Shiite rebels sweeping across Yemen clashed with armed Sunni tribesmen for a second straight day on Saturday in fighting that left at least 16 people dead, medics said.
The rebels took control of the capital Sanaa on September 21 after orchestrating weeks of protests that paralysed the government. They then pushed south earlier this week, meeting little or no resistance from security forces.
But as their advance has taken them out of the mainly Shiite northern highlands into predominantly Sunni areas, they have met increasingly fierce resistance from local tribes as well as Sunni extremists of Al-Qaeda.
In mainly Sunni Ibb province on Saturday, 12 rebels were killed in a rocket-propelled grenade attack on their vehicle, while four tribesmen died in fighting, medics and local officials said.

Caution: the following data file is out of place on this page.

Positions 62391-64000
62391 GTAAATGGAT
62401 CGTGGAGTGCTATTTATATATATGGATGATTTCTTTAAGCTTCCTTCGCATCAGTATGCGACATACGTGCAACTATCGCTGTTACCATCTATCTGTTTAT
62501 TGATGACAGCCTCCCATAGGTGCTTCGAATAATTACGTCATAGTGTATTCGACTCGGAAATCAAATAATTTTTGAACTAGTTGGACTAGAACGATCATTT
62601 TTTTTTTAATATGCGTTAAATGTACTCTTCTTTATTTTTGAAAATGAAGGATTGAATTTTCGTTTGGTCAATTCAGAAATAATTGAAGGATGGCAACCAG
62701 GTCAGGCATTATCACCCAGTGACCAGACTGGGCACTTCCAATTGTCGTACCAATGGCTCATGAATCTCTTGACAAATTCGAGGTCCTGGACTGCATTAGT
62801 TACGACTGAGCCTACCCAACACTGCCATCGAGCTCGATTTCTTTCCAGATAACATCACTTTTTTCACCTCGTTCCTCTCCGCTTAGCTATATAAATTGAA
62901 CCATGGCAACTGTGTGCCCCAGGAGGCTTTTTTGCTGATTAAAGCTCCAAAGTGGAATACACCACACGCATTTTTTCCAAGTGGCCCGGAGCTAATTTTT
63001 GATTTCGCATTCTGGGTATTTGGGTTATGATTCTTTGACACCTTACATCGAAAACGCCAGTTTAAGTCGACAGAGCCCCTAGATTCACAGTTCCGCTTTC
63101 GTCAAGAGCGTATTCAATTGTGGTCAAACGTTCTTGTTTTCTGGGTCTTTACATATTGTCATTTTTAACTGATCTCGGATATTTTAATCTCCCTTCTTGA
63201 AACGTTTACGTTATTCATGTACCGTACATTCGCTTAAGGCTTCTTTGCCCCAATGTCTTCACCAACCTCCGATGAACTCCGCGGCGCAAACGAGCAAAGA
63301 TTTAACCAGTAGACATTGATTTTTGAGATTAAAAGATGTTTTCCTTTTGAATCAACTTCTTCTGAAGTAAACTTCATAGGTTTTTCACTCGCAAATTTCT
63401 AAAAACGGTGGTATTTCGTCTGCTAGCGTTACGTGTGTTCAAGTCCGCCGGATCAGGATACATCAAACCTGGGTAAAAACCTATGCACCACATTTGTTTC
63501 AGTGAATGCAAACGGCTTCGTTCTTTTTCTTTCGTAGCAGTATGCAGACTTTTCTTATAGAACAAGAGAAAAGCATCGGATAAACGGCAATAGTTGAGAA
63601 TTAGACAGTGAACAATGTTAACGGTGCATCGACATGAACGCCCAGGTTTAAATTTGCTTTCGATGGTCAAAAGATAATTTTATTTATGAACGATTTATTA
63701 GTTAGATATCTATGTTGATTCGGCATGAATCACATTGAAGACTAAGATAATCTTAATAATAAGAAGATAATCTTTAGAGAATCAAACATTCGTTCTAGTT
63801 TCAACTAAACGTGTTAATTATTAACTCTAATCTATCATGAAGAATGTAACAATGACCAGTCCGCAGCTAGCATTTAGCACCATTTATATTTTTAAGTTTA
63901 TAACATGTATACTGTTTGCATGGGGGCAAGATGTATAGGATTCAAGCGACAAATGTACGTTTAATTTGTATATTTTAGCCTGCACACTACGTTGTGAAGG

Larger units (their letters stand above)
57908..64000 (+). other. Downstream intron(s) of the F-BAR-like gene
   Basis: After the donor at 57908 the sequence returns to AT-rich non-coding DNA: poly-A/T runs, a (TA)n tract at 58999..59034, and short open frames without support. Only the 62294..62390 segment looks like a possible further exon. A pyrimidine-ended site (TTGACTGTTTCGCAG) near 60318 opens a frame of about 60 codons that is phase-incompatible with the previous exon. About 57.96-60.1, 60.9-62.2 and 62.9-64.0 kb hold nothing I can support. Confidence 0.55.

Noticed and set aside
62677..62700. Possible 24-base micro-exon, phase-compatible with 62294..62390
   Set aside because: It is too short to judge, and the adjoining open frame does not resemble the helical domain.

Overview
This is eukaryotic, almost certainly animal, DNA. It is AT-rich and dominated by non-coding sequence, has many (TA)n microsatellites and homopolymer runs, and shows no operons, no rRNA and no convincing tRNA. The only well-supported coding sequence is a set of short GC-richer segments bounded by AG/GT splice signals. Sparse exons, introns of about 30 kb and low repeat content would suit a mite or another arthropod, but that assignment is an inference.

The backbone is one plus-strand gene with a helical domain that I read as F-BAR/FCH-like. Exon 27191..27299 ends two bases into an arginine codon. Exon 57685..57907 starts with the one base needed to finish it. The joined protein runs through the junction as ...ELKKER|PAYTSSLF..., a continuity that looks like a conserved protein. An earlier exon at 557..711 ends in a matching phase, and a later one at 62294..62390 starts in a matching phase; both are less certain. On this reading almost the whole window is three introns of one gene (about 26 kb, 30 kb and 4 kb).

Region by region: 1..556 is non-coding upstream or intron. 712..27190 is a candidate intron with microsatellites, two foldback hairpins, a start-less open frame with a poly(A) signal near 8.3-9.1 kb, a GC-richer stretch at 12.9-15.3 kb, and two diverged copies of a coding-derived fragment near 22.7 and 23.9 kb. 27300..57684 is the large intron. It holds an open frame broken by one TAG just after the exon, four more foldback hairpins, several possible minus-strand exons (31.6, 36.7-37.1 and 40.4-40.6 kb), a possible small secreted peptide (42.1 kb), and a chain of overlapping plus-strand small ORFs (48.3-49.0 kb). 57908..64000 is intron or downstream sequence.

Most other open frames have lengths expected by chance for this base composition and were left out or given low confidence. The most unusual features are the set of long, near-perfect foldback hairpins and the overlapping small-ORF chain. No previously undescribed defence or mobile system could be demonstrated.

It came after 14 rebels and 10 tribesmen died in fighting around Ibb city on Friday.
After those clashes, Ibb governor Yehya al-Iryani called on "armed groups from all sides to leave the province and end violence."
He warned that if they did not, authorities "will, under the orders of President Abdrabuh Mansur Hadi... take all necessary measures to restore security and stability."
But during the night, hundreds of armed tribesmen surrounded Ibb, laying siege to the rebels inside the city, witnesses said.
Saturday's clashes came as the rebels tried to send reinforcements from Shiite areas further north, tribal sources said.
Hadi discussed the situation with US President Barack Obama on Friday, but he has so far done nothing to stop the rebel advance.
The rebels took the Sunni majority Red Sea port city of Hudeida on Monday, and on Wednesday advanced into mainly Shiite Dhamar province and then Ibb.